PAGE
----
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Letters to the Editor
Energy and Climate Change

Belmont Citizen-Herald, July 21, 2005

 It is whistling in the dark to assume that global warming won’t be a problem because “the earth is a wonderfully self-correcting mechanism” [‘Global warming debate continues,’ July 7].  No scientific principle or evidence guarantees that the earth will remain close to its present temperature.  In various epochs it has been both much colder and much warmer, and neither would be hospitable to modern humans.  The effects discussed in Daniel Baskin’s letter, along with many others, are included in modern climate models, and they’re just not enough to offset the heating caused by greenhouse gases.

 Anyone who doubts the existence of a scientific consensus on the issue should take a look at the joint statement issued last month by the National Science Academies of the United States, Canada, the UK, France, Germany, Italy, Russia, Japan, India, China and Brazil (http://nationalacademies.org/onpi/06072005.pdf)  -- the G8 countries plus the three largest producers of greenhouse gases in the developing world.  They unanimously concluded that “the threat of climate change is clear and increasing” and called for prompt action to slow and reduce the changes. 

Roger Tobin
Professor of Physics
Tufts University


Belmont Citizen-Herald, June 30, 2005

 Daniel Baskin is right, of course, that climate fluctuates naturally, and that it’s easy to be fooled by casual observations.  But he is wrong to dismiss the scientific consensus on global warming:  Human activity is producing climate change of a size and speed unprecedented in recorded history.  That conclusion is based on observational data, scientific understanding and computational capabilities far beyond anything Thomas Jefferson could have imagined.  (For details, see the report of the Intergovernmental Panel on Climate Change, http://www.grida.no/climate/ipcc_tar/ )

 By burning fossil fuels and cutting down trees, humans have greatly increased carbon dioxide in the atmosphere, and it’s climbing fast.  The increase in carbon dioxide leads, through well understood physical processes, to increased heating of the Earth.  Since fossil fuels came into wide use, average global temperatures have risen about 1 degree Celsius above a level that had remained fairly stable for at least 1000 years.  So far the effects around here have been hidden by the normal vagaries of New England weather, but in the Arctic the changes have been dramatic.  Natural sources of variation can explain only about a quarter of the temperature rise.  The rest is our doing, and it’s not stopping any time soon.  Temperatures are likely to increase by another 2-3 degrees by the year 2100, and even more thereafter.  We don’t know exactly what that warmer climate will look like, but changes of a few degrees in average temperature are no joke.  A similar change in the other direction buried Belmont under the glacier that left Cape Cod behind when it finally melted. 

 Global warming is real, it’s here, and it’s scary.  It can’t be stopped, but it can be slowed and minimized.  For the sake of future generations we need to start reducing fossil fuel use now.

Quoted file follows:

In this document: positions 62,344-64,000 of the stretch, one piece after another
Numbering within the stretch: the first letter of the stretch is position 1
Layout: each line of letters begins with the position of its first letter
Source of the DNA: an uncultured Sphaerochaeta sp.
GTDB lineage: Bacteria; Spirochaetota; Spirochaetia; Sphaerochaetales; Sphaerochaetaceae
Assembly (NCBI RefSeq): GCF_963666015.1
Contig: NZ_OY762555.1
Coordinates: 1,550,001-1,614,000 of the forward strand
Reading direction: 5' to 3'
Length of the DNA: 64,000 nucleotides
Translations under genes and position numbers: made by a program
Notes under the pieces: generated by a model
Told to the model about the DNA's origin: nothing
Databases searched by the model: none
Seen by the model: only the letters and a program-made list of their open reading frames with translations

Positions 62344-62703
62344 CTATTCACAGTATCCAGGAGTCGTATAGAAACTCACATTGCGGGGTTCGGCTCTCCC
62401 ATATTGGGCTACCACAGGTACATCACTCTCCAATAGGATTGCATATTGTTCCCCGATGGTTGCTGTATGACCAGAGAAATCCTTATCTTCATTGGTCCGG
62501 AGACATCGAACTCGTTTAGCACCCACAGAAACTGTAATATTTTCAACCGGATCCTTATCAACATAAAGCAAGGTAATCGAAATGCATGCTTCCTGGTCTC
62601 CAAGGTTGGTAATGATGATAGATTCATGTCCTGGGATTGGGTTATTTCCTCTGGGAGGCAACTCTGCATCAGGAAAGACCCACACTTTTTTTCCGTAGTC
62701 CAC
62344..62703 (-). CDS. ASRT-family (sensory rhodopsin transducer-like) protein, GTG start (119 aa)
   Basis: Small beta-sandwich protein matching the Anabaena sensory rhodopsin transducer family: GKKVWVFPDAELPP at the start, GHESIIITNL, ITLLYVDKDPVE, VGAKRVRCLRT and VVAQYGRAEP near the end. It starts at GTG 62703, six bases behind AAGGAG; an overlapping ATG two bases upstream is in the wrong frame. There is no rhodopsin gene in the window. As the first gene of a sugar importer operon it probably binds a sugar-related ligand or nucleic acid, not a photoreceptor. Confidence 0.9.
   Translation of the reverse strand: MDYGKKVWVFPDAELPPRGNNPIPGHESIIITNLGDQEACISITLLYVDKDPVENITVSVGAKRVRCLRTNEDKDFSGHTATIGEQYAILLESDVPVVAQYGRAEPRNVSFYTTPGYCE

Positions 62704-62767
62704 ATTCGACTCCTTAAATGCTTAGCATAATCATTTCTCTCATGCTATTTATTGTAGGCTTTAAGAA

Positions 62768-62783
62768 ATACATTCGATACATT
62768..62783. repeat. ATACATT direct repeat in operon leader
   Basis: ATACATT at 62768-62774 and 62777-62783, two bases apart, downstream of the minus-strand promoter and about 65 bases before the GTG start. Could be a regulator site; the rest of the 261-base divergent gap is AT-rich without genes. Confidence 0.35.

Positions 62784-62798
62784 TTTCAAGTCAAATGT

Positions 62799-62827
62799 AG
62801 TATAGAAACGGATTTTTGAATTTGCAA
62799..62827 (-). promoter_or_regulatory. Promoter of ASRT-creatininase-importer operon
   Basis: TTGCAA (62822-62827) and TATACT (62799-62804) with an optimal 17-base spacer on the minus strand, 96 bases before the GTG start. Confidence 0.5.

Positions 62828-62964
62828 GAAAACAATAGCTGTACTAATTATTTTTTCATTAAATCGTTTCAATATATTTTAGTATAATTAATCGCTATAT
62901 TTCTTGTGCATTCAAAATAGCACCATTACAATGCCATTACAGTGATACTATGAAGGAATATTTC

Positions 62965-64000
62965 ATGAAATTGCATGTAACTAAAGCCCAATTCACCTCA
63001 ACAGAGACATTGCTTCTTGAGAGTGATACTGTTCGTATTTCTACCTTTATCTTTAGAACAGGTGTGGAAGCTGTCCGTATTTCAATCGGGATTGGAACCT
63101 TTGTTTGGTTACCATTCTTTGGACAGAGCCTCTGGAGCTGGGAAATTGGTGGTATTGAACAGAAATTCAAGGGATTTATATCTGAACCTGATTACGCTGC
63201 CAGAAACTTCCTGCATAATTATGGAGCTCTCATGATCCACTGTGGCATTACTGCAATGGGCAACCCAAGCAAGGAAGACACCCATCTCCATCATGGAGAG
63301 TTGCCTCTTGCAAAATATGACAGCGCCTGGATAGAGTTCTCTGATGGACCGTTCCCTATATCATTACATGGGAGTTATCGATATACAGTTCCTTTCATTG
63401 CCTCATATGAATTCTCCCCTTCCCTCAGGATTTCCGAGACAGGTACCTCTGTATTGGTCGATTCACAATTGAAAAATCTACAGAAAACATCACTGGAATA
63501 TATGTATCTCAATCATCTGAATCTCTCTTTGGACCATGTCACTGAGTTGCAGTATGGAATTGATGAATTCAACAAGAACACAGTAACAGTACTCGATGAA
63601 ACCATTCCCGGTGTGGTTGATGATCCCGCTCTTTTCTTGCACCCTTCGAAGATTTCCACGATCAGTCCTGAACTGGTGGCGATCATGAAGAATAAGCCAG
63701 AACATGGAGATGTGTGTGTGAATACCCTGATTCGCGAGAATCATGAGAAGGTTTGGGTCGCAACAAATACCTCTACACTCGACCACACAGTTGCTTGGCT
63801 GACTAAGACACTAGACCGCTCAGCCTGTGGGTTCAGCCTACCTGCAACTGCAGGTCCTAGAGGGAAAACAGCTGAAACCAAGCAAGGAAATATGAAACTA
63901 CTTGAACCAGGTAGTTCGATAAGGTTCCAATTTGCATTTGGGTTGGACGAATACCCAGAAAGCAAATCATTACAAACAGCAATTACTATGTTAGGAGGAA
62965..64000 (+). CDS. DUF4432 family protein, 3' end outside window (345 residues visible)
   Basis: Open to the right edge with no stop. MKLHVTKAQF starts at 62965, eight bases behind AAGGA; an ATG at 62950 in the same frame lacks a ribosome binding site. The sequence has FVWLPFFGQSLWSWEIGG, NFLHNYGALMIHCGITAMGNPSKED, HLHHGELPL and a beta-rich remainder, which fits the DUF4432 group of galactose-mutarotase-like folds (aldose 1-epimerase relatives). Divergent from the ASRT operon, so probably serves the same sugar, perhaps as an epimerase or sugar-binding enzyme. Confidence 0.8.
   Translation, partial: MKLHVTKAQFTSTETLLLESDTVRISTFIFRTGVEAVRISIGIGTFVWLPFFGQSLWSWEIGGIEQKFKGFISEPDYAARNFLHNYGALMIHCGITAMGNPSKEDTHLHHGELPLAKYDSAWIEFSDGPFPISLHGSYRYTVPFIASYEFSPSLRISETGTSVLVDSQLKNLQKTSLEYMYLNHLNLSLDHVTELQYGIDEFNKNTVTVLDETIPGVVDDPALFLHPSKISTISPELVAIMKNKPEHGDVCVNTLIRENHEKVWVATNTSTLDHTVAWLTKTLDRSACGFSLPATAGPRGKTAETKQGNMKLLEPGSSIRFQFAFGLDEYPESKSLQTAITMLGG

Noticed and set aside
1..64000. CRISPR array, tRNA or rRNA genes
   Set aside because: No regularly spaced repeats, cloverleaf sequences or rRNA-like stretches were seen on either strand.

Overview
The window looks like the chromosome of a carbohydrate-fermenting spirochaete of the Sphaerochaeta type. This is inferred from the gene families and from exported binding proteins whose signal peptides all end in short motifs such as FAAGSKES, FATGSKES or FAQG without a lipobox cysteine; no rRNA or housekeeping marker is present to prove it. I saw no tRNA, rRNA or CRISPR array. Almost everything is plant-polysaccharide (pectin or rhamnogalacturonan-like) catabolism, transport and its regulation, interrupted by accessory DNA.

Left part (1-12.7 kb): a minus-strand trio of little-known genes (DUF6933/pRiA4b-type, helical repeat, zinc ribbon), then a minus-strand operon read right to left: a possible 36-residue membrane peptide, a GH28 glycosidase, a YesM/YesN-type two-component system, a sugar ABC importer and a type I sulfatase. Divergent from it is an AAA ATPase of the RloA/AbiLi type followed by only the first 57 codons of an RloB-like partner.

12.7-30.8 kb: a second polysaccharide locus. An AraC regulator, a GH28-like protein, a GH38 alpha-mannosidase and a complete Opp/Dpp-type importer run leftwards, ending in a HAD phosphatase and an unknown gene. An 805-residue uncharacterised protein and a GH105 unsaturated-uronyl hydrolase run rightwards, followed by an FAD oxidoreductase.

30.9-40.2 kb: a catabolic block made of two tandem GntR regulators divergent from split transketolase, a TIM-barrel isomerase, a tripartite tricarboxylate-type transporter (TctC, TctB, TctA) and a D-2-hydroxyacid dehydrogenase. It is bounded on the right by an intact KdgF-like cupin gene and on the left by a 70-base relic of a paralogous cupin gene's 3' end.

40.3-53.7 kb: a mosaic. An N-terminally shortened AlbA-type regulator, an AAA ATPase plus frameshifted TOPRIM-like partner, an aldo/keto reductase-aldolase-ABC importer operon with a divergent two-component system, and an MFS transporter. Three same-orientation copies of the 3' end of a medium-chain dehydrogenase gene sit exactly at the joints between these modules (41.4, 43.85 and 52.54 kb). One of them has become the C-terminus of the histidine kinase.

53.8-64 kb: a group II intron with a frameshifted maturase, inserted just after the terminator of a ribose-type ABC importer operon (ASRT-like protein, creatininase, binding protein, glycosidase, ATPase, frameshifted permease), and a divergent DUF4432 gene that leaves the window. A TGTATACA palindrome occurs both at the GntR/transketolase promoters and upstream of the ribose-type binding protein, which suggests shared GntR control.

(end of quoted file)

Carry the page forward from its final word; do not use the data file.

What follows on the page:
Roger Tobin
Professor of Physics
Tufts University


New York Times, October 28, 1997

To the Editor:

 If President Clinton is shocked that two-thirds of the energy used to produce electricity is "squandered" as waste heat (Week in Review, Oct. 26), he shouldn't be. And we can reduce that "waste" without repealing the laws of thermodynamics only by moving to generation methods that aren't based on heat, like solar photovoltaics and fuel cells.

 However, those who promote hydrogen use as alternative "fuel" for fuel cells are misguided. Since there are no hydrogen wells, it must be extracted from traditional fuels like natural gas, ethanol or petroleum.

 We must generate and use energy more efficiently and with fewer emissions, but our laws must comply with Nature's, because She is immune to lobbying.

Roger G. Tobin
Medford, MA 


Belmont Citizen-Herald, June 24, 1999

Background: In an article criticizing a proposal to erect a cellular phone tower, the author criticized the description of an electrical generator that is part of the project:  "The spokesman incorrectly referred to the size of the generator as 130 watts. Generator power levels are measured in KW Hrs. (Kilowatt Hours), not watts."

To the Editor:

I have no stake either way in the controversy over the proposed Cellular One tower, but as a physicist I feel compelled to clarify Paul Marzocchi's comments about the appropriate units for measuring generator capacity ("Cellular One tower deal is another case of Belmont government as usual," June 17, 1999).

Power, which is a rate of energy production or use, is measured in watts, kilowatts (thousand watts) or megawatts (million watts). I presume the Cellular One representative misspoke in saying the proposed generator would have a capacity of 130 watts, since that's barely enough for two light bulbs. More likely the proposed capacity is 130 kilowatts or 130,000 watts. The number was probably wrong, but the unit was right.

The kilowatt-hour (kWh) is a unit of energy, not power. A 100-kilowatt generator running for one hour will generate 100 kWh of energy. But that's not a measure of the capacity of the generator. A 1 kilowatt generator could produce that same amount of energy; it would just take 100 hours to do it.

Roger G. Tobin
Associate Professor of Physics
Tufts University

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Science and Math Education

Physics Today, January, 2002

To the Editor:

Much of the wonderful work on K–8 science education reported by Ramon E. Lopez and Ted Schultz (Physics Today, September 2001, page 44) will be wasted, I’m afraid, unless greater emphasis is placed on training and supporting teachers.